Ein Gedi

Ein Gedi (Hebrew: עֵין גֶּדִי‬), literally "spring of the kid (young goat)" is an oasis and a nature reserve in Israel, located west of the Dead Sea, near Masada and the Qumran Caves. Ein Gedi was listed in 2016 as one of the most popular nature sites in the country.

Essenes

The Essenes (; Modern Hebrew: אִסִּיִים‬, Isiyim; Greek: Ἐσσηνοί, Ἐσσαῖοι, or Ὀσσαῖοι, Essenoi, Essaioi, Ossaioi) were a Jewish sect during the Second Temple period which flourished from the 2nd century BCE to the 1st century CE.

The Jewish historian Josephus records that Essenes existed in large numbers, and thousands lived throughout Roman Judaea, but they were fewer in number than the Pharisees and the Sadducees, the other two major sects at the time. The Essenes lived in various cities but congregated in communal life dedicated to voluntary poverty, daily immersion, and asceticism (their priestly class practiced celibacy). Most scholars claim they seceded from the Zadokite priests.The Essenes have gained fame in modern times as a result of the discovery of an extensive group of religious documents known as the Dead Sea Scrolls, which are commonly believed to be the Essenes' library. These documents preserve multiple copies of parts of the Hebrew Bible untouched from possibly as early as 300 BCE until their discovery in 1946. Most scholars dispute the notion that the Essenes wrote the Dead Sea Scrolls. Rachel Elior questions even the existence of the Essenes.The first reference to the sect is by the Roman writer Pliny the Elder (died c. 79 CE) in his Natural History. Pliny relates in a few lines that the Essenes possess no money, had existed for thousands of generations, and that their priestly class (“contemplatives”) do not marry. Unlike Philo, who did not mention any particular geographical location of the Essenes other than the whole land of Israel, Pliny places them somewhere above Ein Gedi, next to the Dead Sea.

Josephus later gave a detailed account of the Essenes in The Jewish War (c. 75 CE), with a shorter description in Antiquities of the Jews (c. 94 CE) and The Life of Flavius Josephus (c. 97 CE). Claiming firsthand knowledge, he lists the Essenoi as one of the three sects of Jewish philosophy alongside the Pharisees and the Sadducees. He relates the same information concerning piety, celibacy, the absence of personal property and of money, the belief in communality, and commitment to a strict observance of Sabbath. He further adds that the Essenes ritually immersed in water every morning, ate together after prayer, devoted themselves to charity and benevolence, forbade the expression of anger, studied the books of the elders, preserved secrets, and were very mindful of the names of the angels kept in their sacred writings.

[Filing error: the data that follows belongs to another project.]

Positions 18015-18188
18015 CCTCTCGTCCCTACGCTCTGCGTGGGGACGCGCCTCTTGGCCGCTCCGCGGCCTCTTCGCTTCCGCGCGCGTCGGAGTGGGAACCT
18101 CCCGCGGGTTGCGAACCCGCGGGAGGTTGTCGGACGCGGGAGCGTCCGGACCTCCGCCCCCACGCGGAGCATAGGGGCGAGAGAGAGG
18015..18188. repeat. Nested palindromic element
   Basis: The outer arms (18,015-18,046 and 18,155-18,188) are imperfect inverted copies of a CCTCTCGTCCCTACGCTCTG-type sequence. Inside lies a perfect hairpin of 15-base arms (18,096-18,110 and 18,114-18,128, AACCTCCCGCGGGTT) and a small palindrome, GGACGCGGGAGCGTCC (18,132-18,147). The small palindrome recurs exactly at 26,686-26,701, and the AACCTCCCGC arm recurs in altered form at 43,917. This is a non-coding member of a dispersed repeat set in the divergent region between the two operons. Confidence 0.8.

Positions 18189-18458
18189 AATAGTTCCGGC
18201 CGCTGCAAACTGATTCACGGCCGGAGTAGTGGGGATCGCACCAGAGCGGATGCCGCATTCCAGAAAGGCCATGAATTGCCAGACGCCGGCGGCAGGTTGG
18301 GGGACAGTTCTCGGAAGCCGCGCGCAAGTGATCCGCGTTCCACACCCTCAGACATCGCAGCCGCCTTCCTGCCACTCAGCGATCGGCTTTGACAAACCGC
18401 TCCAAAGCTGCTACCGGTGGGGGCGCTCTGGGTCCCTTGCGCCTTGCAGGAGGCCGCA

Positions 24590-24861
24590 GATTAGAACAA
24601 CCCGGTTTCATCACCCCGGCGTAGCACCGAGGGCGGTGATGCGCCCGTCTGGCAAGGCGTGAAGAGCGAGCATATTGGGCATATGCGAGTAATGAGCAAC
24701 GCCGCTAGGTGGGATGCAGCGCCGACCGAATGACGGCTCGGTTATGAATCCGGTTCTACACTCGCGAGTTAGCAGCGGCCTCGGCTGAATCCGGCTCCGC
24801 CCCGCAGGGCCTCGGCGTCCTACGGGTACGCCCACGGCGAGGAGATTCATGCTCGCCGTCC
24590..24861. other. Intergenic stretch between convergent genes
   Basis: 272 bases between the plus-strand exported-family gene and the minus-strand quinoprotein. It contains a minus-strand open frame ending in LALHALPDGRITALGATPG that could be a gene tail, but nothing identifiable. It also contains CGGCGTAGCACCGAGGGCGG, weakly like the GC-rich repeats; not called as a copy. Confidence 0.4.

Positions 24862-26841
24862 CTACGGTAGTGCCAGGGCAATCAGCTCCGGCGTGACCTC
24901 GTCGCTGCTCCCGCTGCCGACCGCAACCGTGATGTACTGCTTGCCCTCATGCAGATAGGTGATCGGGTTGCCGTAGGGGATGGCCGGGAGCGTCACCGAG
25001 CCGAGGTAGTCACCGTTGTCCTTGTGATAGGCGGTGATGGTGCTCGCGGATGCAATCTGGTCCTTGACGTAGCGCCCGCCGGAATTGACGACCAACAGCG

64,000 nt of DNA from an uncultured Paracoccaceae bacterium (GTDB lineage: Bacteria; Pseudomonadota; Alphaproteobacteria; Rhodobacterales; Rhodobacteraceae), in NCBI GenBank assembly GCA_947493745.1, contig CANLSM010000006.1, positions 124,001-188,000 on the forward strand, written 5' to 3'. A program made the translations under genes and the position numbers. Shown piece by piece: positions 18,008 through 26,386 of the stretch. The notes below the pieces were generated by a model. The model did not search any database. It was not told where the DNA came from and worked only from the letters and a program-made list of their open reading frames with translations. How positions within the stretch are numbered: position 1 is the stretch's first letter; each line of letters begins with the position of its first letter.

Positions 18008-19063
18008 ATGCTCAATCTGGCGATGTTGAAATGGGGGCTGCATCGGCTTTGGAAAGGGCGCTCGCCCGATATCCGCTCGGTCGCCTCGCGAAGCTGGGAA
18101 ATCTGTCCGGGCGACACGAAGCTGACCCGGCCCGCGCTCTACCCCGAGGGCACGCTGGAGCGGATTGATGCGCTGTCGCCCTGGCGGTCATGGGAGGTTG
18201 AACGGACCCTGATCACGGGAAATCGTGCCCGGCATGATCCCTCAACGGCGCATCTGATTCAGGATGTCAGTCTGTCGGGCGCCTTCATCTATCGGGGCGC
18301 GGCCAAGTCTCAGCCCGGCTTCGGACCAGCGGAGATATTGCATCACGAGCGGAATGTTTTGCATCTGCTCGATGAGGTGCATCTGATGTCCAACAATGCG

Pliny, also a geographer, located them in the desert near the northwestern shore of the Dead Sea, where the Dead Sea Scrolls were discovered.

Gerald Lankester Harding

Gerald Lankester Harding (8 December 1901 – 11 February 1979) was a British archaeologist who was the Director of the Department of Antiquities of Jordan from 1936 to 1956. His tenure spanned the period in which the Dead Sea Scrolls were discovered and brought to public awareness. Without his efforts many of the scrolls might have disappeared into private collections never to be seen again.

Great Salt Lake

The Great Salt Lake, located in the northern part of the U.S. state of Utah, is the largest salt water lake in the Western Hemisphere, and the eighth-largest terminal lake in the world. In an average year the lake covers an area of around 1,700 square miles (4,400 km2), but the lake's size fluctuates substantially due to its shallowness. For instance, in 1963 it reached its lowest recorded size at 950 square miles (2,460 km²), but in 1988 the surface area was at the historic high of 3,300 square miles (8,500 km2). In terms of surface area, it is the largest lake in the United States that is not part of the Great Lakes region.